by Jane S. Shaw
UNC’s fake-classes scandal was in the news this weekend, as the university received a notice of allegations from the NCAA on Friday. And, once again, the Raleigh News & Observer chose to minimize the academic nature of the scandal.
Columnist Luke DeCock once again disparaged former governor James Martin for stressing the academic issue when he wrote his report on it several years ago. DeCock quotes Martin, selectively, as saying: “this was not an athletic scandal”—when in fact what Governor Martin wrote was that it “was not an athletic scandal. It’s an academic scandal, which is worse.” Governor Martin, who has a Ph.D. in chemistry, elevated the scandal to its proper place when he called it academic—something that goes to the heart of the university—rather than a matter of getting paid for a jersey or spending too much time with recruiting agents.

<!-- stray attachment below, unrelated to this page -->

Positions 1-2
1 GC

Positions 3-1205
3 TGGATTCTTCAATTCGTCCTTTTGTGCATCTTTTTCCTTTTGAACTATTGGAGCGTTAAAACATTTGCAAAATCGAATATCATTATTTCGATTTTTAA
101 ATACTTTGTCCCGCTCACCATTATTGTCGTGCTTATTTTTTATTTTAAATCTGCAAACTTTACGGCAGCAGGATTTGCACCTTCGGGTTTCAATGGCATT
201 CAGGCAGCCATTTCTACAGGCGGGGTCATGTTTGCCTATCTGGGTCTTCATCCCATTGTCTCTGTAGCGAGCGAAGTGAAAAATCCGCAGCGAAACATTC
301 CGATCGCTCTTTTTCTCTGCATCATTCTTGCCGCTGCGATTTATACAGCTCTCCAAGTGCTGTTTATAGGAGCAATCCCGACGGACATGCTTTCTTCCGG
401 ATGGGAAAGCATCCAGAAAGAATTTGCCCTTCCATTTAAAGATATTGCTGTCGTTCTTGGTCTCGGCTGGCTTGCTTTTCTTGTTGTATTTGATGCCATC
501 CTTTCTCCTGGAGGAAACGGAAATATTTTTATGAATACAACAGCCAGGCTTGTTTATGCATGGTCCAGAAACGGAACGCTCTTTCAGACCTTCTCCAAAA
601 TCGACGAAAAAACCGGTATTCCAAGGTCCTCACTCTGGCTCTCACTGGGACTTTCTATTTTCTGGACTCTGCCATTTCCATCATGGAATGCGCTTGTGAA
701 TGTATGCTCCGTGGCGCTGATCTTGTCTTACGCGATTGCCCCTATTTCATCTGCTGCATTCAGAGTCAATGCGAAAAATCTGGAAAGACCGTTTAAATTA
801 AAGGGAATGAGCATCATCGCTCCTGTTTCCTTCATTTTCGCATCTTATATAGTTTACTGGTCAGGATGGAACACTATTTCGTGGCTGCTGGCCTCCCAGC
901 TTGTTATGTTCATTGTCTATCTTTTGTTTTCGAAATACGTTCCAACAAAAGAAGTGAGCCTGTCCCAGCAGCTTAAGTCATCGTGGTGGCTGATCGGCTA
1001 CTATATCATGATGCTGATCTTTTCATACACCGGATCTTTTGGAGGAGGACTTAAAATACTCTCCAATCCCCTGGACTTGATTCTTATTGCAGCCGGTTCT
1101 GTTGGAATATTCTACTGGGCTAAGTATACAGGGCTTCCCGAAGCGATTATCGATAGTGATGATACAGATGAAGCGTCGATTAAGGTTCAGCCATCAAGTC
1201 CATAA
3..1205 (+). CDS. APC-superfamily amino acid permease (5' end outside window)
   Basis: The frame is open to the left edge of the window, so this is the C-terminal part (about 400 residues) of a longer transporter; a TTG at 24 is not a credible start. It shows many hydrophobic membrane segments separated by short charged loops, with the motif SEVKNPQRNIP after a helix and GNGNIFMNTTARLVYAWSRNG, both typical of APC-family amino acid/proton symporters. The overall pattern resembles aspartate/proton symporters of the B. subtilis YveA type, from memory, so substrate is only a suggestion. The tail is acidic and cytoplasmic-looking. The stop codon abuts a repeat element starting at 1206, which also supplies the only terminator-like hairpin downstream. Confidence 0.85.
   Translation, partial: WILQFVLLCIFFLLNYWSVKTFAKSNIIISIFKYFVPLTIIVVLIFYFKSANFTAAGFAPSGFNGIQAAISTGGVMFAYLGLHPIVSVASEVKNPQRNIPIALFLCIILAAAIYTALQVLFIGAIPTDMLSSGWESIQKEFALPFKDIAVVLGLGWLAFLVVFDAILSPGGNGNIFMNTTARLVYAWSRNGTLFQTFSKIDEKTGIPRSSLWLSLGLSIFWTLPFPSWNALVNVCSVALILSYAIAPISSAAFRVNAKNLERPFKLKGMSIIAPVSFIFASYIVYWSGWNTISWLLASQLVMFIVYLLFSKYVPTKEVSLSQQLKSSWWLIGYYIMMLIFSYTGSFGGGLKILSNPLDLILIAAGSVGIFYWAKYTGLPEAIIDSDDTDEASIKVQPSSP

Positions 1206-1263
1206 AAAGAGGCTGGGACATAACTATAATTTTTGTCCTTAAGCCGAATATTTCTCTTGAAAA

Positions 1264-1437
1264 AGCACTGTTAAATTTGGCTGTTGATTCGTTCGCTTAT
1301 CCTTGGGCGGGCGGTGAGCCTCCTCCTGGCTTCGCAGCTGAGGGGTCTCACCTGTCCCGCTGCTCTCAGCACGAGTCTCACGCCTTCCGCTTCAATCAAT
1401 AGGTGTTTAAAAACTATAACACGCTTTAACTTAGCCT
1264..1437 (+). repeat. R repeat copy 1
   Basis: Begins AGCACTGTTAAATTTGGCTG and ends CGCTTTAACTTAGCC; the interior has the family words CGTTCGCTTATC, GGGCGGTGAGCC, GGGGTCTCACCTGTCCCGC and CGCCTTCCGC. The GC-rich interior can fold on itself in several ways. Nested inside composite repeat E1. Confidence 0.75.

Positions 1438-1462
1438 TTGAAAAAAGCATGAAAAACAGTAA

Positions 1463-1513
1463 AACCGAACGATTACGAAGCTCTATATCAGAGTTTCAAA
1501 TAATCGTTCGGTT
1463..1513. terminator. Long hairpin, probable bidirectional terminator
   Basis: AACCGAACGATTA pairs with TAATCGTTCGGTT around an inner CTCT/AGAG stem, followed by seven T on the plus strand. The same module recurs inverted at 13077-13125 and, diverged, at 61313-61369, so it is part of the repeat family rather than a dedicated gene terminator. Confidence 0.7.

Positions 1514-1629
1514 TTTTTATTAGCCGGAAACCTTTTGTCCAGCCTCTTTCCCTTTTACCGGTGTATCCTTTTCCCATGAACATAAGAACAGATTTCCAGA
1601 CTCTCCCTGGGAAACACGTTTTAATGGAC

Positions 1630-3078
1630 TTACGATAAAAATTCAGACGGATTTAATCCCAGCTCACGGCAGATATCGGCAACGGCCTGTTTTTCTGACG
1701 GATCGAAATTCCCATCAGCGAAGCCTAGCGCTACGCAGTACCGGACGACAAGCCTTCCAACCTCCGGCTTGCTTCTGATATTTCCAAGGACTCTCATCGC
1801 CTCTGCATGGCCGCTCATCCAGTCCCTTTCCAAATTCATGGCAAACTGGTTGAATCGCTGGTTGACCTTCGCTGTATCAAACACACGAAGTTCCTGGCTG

DeCock also flouts the truth when he says, “The fact that a student-non-athlete or two found his or her way into a paper class now and then did not take away from the reason why this fraud ran so deep and lived so long.” As a commenter on the N & O story points out, 53 percent of the students in these classes were non-athletes.
Why the News & Observer keeps harping on this athletic/academic distinction, I don’t know. However, it benefits the university (in the short-run). For a school that prides itself on its academic reputation, calling this an athletic scandal takes some pressure off. It keeps people from asking how a UNC department could teach students a curriculum riddled with classes that never met and were never taught—for 18 years? Did this department get a pass? Or does the university neglect its most fundamental duty throughout all departments?
DeCock is making it easy for the university to ignore those questions.